A farce with many moments of hilarity, Family Holiday playfully toys with the reasons why some people may have hidden their sexual orientation in the past, but finally feel comfortable revealing their secrets – at least to a select private few. But what happens when others outside that select few might find out?
The cast features Josh Beadle and Carol Alleman as middle-aged parents who have been hiding the truth about their sexuality from each other and their kids. Ryan Blanchard and Caitlin Robb play RJ and Junior, the two adult kids of Ron and Judith. One of them also hides a secret about their sexuality, as does family friend Andy played by Richard Allen III. Rounding out the cast is Laura MacGregor as Ron’s sexually charged mother Nana.
The script gives every member of the cast the chance to shine, and every performer does indeed capture the spotlight at various points.
Blanchard has a certain David Schwimmer quality to him as RJ, the confidant every member of the family wants to reveal their secrets to. Robb as sister Junior has a very real element to her performance that makes her very enjoyable to watch.
The best comedic lines seem to be reserved for Nana and suggest that playwright Cathro might have had an affinity for television’s The Golden Girls. Her lines are particularly reminiscent of the character of Blanche Devereaux played on the classic series by Emmy-winner Rue McClanahan. MacGregor handles them with panache.
Beadle and Alleman both have fun in their roles as a couple with secrets, each making solid character choices. Allen has a wonderful confidence that he projects at all times. He too is entertaining to watch.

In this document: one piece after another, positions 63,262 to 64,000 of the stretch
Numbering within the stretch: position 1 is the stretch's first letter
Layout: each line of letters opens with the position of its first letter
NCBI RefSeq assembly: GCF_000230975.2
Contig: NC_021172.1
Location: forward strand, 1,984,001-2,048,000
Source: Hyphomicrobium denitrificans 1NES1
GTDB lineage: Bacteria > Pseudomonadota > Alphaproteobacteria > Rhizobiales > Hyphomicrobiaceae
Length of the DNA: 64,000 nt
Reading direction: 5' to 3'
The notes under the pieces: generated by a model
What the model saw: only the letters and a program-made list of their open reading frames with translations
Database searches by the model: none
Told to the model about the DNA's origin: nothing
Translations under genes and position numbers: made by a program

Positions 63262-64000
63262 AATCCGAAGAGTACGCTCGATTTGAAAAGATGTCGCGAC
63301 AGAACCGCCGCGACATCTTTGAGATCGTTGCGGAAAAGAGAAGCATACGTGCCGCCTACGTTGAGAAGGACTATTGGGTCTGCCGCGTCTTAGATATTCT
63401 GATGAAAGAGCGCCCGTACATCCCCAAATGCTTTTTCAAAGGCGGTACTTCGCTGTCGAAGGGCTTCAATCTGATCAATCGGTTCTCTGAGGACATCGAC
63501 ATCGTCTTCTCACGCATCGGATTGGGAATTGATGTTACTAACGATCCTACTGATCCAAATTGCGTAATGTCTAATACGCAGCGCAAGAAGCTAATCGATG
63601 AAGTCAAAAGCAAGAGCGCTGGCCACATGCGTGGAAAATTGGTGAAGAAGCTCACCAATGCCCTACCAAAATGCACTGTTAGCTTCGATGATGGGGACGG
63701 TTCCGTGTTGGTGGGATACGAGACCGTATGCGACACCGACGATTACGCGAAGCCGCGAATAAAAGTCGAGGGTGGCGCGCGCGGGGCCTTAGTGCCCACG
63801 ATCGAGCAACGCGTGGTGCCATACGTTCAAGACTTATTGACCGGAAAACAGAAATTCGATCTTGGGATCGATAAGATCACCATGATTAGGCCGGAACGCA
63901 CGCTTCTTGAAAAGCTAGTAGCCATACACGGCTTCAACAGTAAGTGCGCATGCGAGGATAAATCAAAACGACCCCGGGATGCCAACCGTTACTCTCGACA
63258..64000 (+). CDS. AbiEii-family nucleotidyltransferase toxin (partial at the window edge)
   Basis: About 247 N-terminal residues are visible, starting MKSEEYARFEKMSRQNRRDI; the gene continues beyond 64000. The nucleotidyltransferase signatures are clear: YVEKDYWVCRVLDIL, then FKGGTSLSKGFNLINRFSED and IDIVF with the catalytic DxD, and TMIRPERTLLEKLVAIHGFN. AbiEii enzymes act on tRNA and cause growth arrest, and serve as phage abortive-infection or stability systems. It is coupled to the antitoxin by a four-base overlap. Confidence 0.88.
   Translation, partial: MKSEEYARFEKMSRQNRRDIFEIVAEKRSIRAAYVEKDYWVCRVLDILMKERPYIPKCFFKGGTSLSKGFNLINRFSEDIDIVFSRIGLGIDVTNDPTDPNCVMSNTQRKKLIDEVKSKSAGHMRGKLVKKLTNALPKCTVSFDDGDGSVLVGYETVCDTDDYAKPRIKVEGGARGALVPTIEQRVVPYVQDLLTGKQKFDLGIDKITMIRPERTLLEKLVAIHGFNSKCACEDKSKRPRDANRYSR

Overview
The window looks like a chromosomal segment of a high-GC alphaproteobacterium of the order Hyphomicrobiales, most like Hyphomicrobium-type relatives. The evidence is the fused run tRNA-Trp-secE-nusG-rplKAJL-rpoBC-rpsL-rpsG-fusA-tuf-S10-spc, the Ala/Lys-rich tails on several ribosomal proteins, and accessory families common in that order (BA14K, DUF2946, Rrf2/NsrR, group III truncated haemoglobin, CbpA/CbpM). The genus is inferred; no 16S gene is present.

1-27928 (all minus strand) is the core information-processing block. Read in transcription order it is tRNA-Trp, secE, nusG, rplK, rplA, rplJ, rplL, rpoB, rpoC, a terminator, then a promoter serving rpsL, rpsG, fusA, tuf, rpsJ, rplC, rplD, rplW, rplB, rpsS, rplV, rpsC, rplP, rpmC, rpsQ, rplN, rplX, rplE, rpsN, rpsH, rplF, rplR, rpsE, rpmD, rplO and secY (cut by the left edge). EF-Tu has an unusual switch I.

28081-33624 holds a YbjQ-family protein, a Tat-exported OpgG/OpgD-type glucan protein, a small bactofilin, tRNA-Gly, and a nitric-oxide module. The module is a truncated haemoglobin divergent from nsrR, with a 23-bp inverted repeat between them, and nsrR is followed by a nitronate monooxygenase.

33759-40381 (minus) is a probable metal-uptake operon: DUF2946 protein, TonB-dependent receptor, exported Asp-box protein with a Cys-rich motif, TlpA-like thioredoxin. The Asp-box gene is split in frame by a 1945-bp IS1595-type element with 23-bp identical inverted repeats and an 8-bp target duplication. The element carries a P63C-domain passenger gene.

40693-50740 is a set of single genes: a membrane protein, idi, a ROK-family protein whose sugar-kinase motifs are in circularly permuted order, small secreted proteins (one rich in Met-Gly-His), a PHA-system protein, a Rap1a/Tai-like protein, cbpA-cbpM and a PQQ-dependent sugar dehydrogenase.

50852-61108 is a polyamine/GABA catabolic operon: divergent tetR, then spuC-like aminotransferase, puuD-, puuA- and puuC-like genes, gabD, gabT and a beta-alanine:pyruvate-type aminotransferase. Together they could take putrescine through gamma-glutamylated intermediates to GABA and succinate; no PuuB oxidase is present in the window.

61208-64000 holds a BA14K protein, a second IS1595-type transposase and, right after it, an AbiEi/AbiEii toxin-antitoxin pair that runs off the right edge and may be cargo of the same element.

INSIDE THE BOX
There is something special about black box theaters. The limits are pretty much left to the imagination of the director and scenic designer. I’ve seen directors really push the envelope with what they are able to achieve in their big open space. For Family Holiday, the theatre is arranged for an intimate production. Every seat is a good one.
Lyons is a strong director who has to be applauded for getting this racehorse to the finish line despite some unexpected chaos in the production process. And to be sure, the show doesn’t just cross the finish line. It is a very good production with a lot of laugh out loud moments that I encourage you to sample.
Lyons has a solid understanding of blocking and creating a balanced stage, with ever moving action. The Script by Cathro has wonderful moments. As good as it is now, I think with further revisions it could continue to get even better. And, stage manager Adara Morrow deserves praise for keeping the ship cruising along each night.
I applaud the entire cast and crew for Three Brothers’ Family Holiday. You’ve weathered the storm and come up with a really fun show. General admission is only $20 and there are further discounts for students and seniors. So, it’s a guaranteed good night of independent theater that won’t break the bank.
Family Holiday runs Fridays and Saturdays at 7:30 PM through December 17th at Three Brothers Theatre’s Stage 221 located at 221 N. Genesee Street in Waukegan, IL. For tickets visit www.ThreeBrothersTheatre.com or call (224) 419-4325. Direct additional questions to 3BrothersTheatre@gmail.com.
Peace. Love. Trust.
Rikki Lee Travolta
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This year, I had the great pleasure of appearing in the hilarious Paul Rudnick comedy I Hate Hamlet for Elgin Theatre Company in the greater Chicago area. To our great honor, I Hate Hamlet has been nominated for seven prizes in the 2022 Broadway World Chicago Theatre Awards:
- Best Direction of a Play – Regina Belt-Daniels
- Best Ensemble Performance
- Best Play
- Best Performer in a Play – Rikki Lee Travolta
- Best Supporting Performer in a Play – Trace Gamache
- Best Supporting Performer in a Play – David Gasior
- Best Supporting Performer in a Play – Travis Greuel
If you want to voice your support for the Elgin Theatre Company production of I Hate Hamlet, you can cast your vote at: https://www.broadwayworld.com/chicago/voteregion.cfm